I recently set out to accomplish my goal of doing something to make myself more cultured. I considered my options as I sat on the couch watching a show about a morbidly obese woman showing the world that you can be both fat and fierce. The possibilities included: journeying into the German Village in Columbus to try schnitzel for the first time, visiting an art gallery to immerse myself in art history, or staying home and having Adam, my hipster housemate, give me a lesson on how to make a pour over coffee. I am mildly lazy/not really into art, so I chose the latter option.
Adam responded in the calm way of a seasoned barista when I approached him with the idea of teaching me more about coffee culture and said that he would be “down” to show me the intricate process of unconventional coffee making. I was elated by his response and waited in the kitchen with the excitement of a white woman on the Oprah show in 2004 as he prepared to teach me the art of the pour over.
He had decided that the best way for me to learn would be by watching him make a cup first, so I looked on with awe and wonder as he started the process. Unlike the method of making coffee the conventional way, this technique consists of many steps:
- Scoop 2 1/2 tablespoons of coffee beans into the coffee grinder. As he did this, he explained what the various types of coffee roasts signify, how to grind your coffee in a way that gives it a fuller bodied flavor, and something about notes of citrus (To be honest, I struggled to find the connection between fruit flavors and coffee, but I resisted the urge to voice my thoughts on the topic)
- Boil water (Such a simple task, but it was complicated by the fact that I had never boiled water in an electric hot water boiler. The struggle was truly real as I fumbled with one of the two buttons on the machine to get the water to heat up. Clearly, there is a reason I did not major in mechanical engineering)
- Place a filter into the ceramic funnel contraption that allows you to “pour over” the coffee (As I positioned the water filter, I thought, “If we are using a filter already, why don’t we just use an actual coffee maker so we can be productive while the coffee drips?”)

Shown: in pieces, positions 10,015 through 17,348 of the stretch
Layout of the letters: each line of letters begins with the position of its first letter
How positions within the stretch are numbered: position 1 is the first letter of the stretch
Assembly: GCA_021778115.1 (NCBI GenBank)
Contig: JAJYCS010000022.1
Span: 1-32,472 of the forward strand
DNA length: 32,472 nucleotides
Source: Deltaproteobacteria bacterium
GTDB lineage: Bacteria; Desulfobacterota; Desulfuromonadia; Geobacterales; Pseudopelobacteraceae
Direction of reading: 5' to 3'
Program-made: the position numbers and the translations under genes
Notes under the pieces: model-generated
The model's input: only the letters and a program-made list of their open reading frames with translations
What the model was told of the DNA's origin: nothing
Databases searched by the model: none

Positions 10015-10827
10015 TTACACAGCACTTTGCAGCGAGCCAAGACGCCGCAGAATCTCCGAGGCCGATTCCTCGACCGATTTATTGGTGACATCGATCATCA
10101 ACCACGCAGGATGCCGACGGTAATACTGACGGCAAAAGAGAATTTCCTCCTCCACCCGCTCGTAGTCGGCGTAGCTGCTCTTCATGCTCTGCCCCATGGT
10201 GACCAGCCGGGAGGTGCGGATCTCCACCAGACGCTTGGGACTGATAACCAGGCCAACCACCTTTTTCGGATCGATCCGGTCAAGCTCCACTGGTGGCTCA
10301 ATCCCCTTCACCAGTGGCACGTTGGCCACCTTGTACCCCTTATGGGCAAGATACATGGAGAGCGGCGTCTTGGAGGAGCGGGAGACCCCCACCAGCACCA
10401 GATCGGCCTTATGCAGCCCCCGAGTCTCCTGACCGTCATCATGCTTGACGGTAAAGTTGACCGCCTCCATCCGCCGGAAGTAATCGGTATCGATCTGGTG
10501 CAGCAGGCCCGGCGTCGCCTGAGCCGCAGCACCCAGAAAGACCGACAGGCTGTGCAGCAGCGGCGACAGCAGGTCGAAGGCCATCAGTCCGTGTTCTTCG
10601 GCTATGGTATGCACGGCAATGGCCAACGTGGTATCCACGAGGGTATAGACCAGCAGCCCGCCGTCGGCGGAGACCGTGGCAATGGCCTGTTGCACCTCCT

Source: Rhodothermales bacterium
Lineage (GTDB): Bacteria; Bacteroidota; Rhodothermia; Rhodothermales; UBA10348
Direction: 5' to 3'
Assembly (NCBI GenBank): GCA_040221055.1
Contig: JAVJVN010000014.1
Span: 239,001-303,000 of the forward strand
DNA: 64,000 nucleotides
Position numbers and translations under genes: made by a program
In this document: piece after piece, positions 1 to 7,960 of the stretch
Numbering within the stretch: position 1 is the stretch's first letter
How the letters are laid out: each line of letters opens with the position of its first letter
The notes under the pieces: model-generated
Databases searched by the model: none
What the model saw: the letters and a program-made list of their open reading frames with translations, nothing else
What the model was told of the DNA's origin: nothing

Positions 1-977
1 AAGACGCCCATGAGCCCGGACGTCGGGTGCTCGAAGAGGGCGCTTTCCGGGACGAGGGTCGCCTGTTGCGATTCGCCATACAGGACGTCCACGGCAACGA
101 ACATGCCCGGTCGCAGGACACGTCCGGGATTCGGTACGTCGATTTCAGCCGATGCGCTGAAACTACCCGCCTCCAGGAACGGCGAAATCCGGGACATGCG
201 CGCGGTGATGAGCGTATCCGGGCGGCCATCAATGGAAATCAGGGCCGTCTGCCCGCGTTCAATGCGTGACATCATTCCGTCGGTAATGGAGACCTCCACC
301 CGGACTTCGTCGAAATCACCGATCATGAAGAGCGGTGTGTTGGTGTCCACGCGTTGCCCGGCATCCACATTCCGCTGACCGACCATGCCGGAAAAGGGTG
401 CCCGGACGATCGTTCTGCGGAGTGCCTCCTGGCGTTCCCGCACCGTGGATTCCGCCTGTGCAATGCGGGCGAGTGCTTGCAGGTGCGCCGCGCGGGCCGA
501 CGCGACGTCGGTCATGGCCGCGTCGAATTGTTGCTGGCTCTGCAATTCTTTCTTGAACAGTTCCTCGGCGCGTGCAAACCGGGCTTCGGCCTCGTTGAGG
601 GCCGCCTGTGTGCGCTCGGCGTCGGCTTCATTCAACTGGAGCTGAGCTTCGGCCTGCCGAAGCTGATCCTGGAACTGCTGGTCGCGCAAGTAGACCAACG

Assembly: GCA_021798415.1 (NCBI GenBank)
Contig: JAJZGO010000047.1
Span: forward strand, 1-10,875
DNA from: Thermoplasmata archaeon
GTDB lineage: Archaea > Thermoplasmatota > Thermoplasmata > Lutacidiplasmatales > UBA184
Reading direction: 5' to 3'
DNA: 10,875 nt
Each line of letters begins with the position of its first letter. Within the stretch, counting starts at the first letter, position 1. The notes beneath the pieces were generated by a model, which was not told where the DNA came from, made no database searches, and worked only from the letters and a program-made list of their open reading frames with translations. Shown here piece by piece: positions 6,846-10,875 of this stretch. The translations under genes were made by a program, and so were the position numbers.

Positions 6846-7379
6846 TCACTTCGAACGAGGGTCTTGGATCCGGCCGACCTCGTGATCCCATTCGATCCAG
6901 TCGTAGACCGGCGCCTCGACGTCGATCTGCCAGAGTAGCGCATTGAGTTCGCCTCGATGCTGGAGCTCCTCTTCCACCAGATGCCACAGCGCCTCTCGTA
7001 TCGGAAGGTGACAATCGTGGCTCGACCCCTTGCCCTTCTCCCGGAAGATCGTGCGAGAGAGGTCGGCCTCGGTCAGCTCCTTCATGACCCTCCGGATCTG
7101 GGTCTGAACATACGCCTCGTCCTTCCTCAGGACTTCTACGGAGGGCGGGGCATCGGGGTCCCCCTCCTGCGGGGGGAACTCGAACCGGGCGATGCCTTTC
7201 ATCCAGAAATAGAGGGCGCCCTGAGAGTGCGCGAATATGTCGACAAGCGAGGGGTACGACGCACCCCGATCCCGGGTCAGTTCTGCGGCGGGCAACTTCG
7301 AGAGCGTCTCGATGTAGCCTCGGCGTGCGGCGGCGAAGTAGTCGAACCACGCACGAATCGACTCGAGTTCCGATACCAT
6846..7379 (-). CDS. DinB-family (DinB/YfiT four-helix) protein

- Set the funnel on top of your coffee mug (Make sure that the mug looks like it was just crafted by an Indonesian potter to add to the authenticity of the experience)
- Dump your freshly ground beans into the filter (At this point in the lesson, I was surprised that the pour over technique doesn’t require you to place each individual granule of coffee into the filter as a means of “preserving the taste”)
- Carefully pour the boiling water into the filter in a circular motion. (While explaining this, Adam poured the water with the precision of a scientist splitting an atom. I was impressed)
- Occasionally lift the ceramic funnel from your coffee mug to make sure that it is not about to overflow (Again, when did coffee makers stop being ok to use? The level of meticulousness that it took to make a single cup of coffee seemed a bit extreme)
- Remove the funnel and take many artistic photos to prove to the world (or, in my case, my 222 Instagram followers) that you are a true coffee connoisseur
I began making my own cup once Adam had finished his cup of pour over coffee. Surprisingly, it was not too difficult, and I was able to successfully craft my first pour over coffee. After following step eight by spending roughly nine minutes taking photos of my coffee mug resting on the floor in a stray beam of natural light, I settled into a chair and prepared to drink my creation.
I savored the few moments before tasting the coffee, because I knew that this was a giant step in my evolution towards becoming a hipster. I figured I was just one pair of skintight jeans and an antique typewriter away from being fully assimilated into this culture. However, after my first sip, I realized that I am nowhere near that point.
Tasting the pour over was a mildly traumatizing experience. I wanted to seem like a seasoned coffee drinker in front of my housemate, so I forwent any cream or sugar. As the first drop of coffee touched my tongue, I knew I had made a ginormous mistake. It tasted as if I had mixed gasoline with the liquid from a Porta-Potty, and I fought hard not to gag.
Seeing that I did not have a look of serene pleasure etched across my face, like most coffee-lovers after their first sip of the day, Adam asked if there was a problem with my coffee. Not wanting to further erode my projected image of being a grade-A coffee expert, I forced a grimace and told him that it was a little hot.
After a few moments spent allowing the coffee to “cool down”, I proceeded to take another sip. Like a CIA agent who knows that they are about to be waterboarded, I was better prepared to handle the foul taste. I somehow managed to drink half of the coffee before Adam finally went upstairs. Once he was gone, I hurriedly poured my coffee down the sink and chugged a glass of water to remove the battery acid taste from my mouth.
This was certainly an experience, and if I could boil it all down into one lesson, it would be: never trust someone who has science laboratory equipment instead of a coffee maker to make you a cup of coffee.
I will probably never make pour over coffee again, but I am happy to have had this chance to immerse myself in the culture of coffee. I can certainly appreciate those who make a craft out of their coffee experience, but I am content with the hazelnut coffee at Panera Bread. So from now on, I will let the hipsters be themselves as they work feverishly to reject social constructs, and I will continue savoring my convenient, cream-filled coffee.